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Rerun allows family time
This week I’m focusing my time and attention on my husband and children. We’re enjoying some rare family time. It’s the natural order of things for children to grow up and begin creating lives of their own. That makes it increasingly difficult to get together. When we saw the chance to celebrate Christmas together, we took it!
I share with you a column I wrote the Christmas my kids were 4, 7 and 9. I look back on that year with great fondness. I hope you enjoy this “Best of” column as well. Merry Christmas dear readers.
“All right everybody. Zip up your jackets and keep me in sight. Dad’s got the saw, so call out when you see a good one!”
It always begins on a good note. Filled with anticipation and energy, our five-member family fans out to find a Christmas tree. Filled with contentment as I hear their little legs scurry through the rows of trees, I think back for a few moments to my own childhood when picking out the perfect Christmas tree meant driving five minutes to the local YMCA Christmas tree lot, located just south of Candy Cane Lane that lit up the night’s sky each December. We always went at night after Dad got home from work. I liked the way the trees looked in the glow of Christmas lights strung overhead.
It was rarely cold or wet because southern California winters are typically mild. And it was an easy process. Dad did not mind what the tree looked like as long as Mom was satisfied and it didn’t cost too much. My brother and I did not pay a whole lot of attention to the selection either. We each kept busy picking out a tiny tree for our bedrooms.
As soon as the family room tree was lightly flocked we went home to get everything set up. No muss and no fuss. Easy breasy! At least, that’s how I remember it.
Moments later an excited voice, springing out from behind some tree out there in the great sea of green brings me back to the present. My seasonal fear also returns.
It is a small worry, at first, as I hope against all odds that this year will be different. But when the first Christmas tree gets a big thumbs down from some on the committee (it’s too short, not full enough, has an ugly section, will touch the ceiling, is too dense, not green enough, or won’t hold some of our homemade ornaments) somebody turns on the tears. In an instant frustrations, hurt feelings and anger (dare we mention such an attitude at Christmas time) fill the air.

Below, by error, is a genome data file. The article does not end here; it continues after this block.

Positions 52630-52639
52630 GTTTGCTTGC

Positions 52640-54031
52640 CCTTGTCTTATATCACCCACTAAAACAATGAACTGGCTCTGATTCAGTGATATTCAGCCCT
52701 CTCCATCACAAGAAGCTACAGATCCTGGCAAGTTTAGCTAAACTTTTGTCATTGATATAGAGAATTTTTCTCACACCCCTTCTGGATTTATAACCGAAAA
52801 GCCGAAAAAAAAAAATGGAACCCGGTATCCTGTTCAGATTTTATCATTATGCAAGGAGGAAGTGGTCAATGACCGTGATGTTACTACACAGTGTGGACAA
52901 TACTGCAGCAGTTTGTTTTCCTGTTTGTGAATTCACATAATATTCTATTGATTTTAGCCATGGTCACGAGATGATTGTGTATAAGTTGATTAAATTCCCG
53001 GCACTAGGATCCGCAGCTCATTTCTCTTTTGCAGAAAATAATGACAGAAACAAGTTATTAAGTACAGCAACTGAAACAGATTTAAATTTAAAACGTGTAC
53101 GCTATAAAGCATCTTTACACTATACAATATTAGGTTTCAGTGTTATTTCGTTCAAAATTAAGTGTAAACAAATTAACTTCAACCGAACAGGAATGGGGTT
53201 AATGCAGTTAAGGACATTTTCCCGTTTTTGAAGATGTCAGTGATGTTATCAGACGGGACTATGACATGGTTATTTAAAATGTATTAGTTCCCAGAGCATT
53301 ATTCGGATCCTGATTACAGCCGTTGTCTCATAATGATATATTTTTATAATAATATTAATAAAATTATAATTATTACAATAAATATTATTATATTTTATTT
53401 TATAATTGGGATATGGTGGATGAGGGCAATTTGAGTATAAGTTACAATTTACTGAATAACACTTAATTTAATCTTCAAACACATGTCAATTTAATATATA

Tree trauma. It began the moment the two eldest Klope kids felt confident enough to express an opinion about each and every tree they encountered. When child number three grew old enough to enter the fray...well, you get the less than pretty picture. Last year, someone went to cool their heels in the car for a few minutes and came close to missing out on the hot cider. Another year someone else cried most of the way home.
As always, the kids recover. But it always take me a while to get over tree trauma. I anguish over the hurt feelings. I strategize various ways to validate everyone’s opinions and still create enough consensus to get the tree home. I privately worry that someday one of my grown children will buy an artificial tree and blame me for their post-traumatic tree trauma.
And I always wonder if any other families experience the disappointment I do.
I have never seen it pictured on any Christmas card or portrayed in a Christmas special. And that is the point: most of us want the holiday time to be extra special. We want things to look great, taste great, the kids to behave great and everything to run smoothly. When perfection is portrayed all around us, we begin to buy into the thinking that the Christmas holiday will fall into ruins when the first burst of tears fills the air.
I think we should question our expectations and the self-imposed stress.
I went through a similar process years ago as my husband and I worked to develop our family life as Christians. How does church membership, prayer, Bible reading and instruction fit into our lives? I read numerous books on the subject and watched those around us. Eventually we both realized we had to look at our own strengths, interests and God’s direction for our family. We had to develop our own style and traditions. We chose to trust and move forward, whether it fit in with the rest of our friends or not.
The best news? God never has expected perfection. He is honored by our good intentions and our desires for a healthy, happy family life. For Christians this time of year, it may mean knowing enough about the Christmas story to explain it to someone unclear about the details. Capturing the spirit of giving and modeling that for our kids with a project. Making positive changes in a relationship in need of repair.
This year the advent candles I set up in the wreath atop our kitchen table won’t stay up and my husband insisted on wrapping his gifts in newspaper funny pages. Martha Stewart would be appalled. But we did get the tree decorated without a tear. Now that’s progress!